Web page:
Angel And The Devil In East Of Eden By John Steinbeck

797 words - 4 pages

In East of Eden, John Steinbeck tells the history of two generations of different families Hamiltons and the Trasks from around the 1880s to the 1920s. Throughout the Trask family, there is a reoccurring glimpse of the Cain and Abel story reflected in two sets of brothers. Each generation struggles to balance the angel and the devil raging inside them. Steinbeck uses masks to prove no matter how destructive it may be, one will always strive for acceptance from others.
Charles Trask, who holds the destructive behavior of Cain, has an acute fear of rejection, despite it being a constant factor in his life. As a child, the only thing he wanted was love from his father Cyrus, but Cyrus gave all ...view middle of the document...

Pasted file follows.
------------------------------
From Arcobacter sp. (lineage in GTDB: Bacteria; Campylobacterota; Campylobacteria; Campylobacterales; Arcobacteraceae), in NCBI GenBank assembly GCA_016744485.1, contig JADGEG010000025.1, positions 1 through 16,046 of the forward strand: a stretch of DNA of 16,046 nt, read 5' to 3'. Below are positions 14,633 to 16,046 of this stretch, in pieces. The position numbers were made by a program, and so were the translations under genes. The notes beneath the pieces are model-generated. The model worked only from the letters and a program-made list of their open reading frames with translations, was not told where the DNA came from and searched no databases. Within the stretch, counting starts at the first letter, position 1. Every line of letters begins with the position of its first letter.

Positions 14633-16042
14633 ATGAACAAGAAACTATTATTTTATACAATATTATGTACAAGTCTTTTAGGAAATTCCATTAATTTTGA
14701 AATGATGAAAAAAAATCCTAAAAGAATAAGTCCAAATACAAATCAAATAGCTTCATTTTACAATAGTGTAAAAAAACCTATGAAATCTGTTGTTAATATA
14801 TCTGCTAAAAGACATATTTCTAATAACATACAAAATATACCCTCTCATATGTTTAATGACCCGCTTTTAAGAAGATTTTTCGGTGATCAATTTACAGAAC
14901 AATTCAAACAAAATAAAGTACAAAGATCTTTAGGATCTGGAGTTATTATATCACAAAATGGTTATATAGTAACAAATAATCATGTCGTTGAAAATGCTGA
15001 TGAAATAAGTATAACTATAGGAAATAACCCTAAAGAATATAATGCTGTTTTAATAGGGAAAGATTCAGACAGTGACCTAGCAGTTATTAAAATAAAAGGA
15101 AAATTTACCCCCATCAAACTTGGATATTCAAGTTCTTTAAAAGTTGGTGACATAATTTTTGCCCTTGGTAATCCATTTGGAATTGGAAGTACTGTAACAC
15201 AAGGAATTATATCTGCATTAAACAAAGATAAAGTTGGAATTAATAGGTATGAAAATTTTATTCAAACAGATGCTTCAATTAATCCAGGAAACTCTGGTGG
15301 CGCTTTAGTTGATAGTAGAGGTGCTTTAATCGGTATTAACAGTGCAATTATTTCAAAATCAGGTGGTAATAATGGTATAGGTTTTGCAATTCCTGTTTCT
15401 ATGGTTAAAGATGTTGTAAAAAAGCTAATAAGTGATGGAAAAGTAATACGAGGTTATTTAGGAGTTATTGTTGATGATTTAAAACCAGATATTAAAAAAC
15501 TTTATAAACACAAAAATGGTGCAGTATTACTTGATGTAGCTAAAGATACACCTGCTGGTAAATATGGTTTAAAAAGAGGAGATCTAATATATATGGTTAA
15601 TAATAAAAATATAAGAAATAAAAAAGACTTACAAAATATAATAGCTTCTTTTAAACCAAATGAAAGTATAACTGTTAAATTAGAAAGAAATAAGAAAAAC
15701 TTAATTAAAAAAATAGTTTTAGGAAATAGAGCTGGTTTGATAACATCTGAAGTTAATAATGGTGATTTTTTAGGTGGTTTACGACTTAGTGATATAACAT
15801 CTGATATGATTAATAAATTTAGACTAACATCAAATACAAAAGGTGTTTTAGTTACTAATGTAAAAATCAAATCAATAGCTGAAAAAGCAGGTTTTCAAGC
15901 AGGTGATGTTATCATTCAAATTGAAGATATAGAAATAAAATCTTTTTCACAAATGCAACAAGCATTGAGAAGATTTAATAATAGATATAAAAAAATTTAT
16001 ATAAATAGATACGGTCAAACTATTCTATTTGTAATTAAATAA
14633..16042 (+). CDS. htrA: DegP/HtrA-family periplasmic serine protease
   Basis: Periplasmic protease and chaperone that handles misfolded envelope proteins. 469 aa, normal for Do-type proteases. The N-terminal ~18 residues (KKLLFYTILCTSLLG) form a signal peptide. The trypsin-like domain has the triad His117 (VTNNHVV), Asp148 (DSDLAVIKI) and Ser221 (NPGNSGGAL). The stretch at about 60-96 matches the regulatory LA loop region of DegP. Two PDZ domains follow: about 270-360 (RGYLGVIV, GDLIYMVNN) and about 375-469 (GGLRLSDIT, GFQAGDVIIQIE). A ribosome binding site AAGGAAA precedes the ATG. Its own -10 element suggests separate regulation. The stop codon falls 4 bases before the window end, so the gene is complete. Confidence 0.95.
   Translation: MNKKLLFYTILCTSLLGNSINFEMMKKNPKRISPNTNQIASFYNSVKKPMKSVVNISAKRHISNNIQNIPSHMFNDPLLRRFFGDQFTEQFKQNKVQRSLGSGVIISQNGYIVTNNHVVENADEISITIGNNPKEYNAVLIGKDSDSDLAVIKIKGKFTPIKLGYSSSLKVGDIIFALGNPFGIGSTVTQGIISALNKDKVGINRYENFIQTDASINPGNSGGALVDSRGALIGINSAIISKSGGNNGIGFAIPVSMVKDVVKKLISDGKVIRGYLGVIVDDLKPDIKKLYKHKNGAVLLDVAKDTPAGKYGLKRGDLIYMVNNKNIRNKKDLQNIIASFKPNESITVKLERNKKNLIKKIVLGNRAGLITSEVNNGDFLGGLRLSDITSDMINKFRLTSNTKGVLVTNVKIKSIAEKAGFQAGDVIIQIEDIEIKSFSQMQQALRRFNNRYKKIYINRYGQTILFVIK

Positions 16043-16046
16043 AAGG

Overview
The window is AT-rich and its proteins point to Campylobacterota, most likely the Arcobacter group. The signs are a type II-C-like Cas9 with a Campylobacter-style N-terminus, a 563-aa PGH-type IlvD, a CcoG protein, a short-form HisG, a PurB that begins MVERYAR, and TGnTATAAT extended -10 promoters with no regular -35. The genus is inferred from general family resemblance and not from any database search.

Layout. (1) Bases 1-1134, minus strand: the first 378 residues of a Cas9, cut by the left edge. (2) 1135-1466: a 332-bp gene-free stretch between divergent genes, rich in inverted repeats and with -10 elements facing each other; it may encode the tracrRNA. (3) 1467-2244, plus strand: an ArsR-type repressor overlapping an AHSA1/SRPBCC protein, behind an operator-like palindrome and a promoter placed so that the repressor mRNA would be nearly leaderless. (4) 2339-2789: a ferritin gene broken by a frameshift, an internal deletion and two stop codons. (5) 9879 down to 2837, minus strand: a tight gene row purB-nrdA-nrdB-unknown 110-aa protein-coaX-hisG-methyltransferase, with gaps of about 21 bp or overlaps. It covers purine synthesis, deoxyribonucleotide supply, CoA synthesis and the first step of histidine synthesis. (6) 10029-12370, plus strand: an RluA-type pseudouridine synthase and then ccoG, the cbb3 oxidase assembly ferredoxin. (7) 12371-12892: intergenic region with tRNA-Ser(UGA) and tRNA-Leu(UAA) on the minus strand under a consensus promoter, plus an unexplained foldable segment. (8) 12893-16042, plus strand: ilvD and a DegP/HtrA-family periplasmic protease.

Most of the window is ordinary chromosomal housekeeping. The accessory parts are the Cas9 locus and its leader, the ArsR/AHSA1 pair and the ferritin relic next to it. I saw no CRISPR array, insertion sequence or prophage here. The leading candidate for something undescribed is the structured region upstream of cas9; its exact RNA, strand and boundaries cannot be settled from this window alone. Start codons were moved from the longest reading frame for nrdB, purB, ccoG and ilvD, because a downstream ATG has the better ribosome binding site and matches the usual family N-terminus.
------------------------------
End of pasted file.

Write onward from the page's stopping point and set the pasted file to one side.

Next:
Abra sacrifices who she is to be the person Aron thinks she should be. Abra knows if she reveals her true self, Aron’s world will collapse. Therefore Abra keeps on her “perfect girl” mask so Aron doesn’t break down. He took everything he hoped his mother was and “[she] think[s] he dumped it all on [her]” (497). If Abra was herself, Aron would lose his mother. When Aron leaves, “[Abra] [does not] have to be perfect” she can finally be herself. What this couple does not know is Adam did the same thing with his wife, Cathy. He built up a “glowing beautiful goddess” instead of who she was (134). Unlike Abra, Cathy’s fear of rejection from Adam was not because she did not want to hurt him, it was because she needed him to shield her until she was well enough to leave on her own.
Liza Hamilton is rigid in her need to follow God’s every rule to such an extent she spends most of her life without even cracking a smile. Because she thinks “people having fun [are] wide open to the devil” she doesn’t allow herself the simple pleasures in life most other people enjoy (11). If Liza didn’t live so rigidly by the bible, she would most likely be more relaxed. She...

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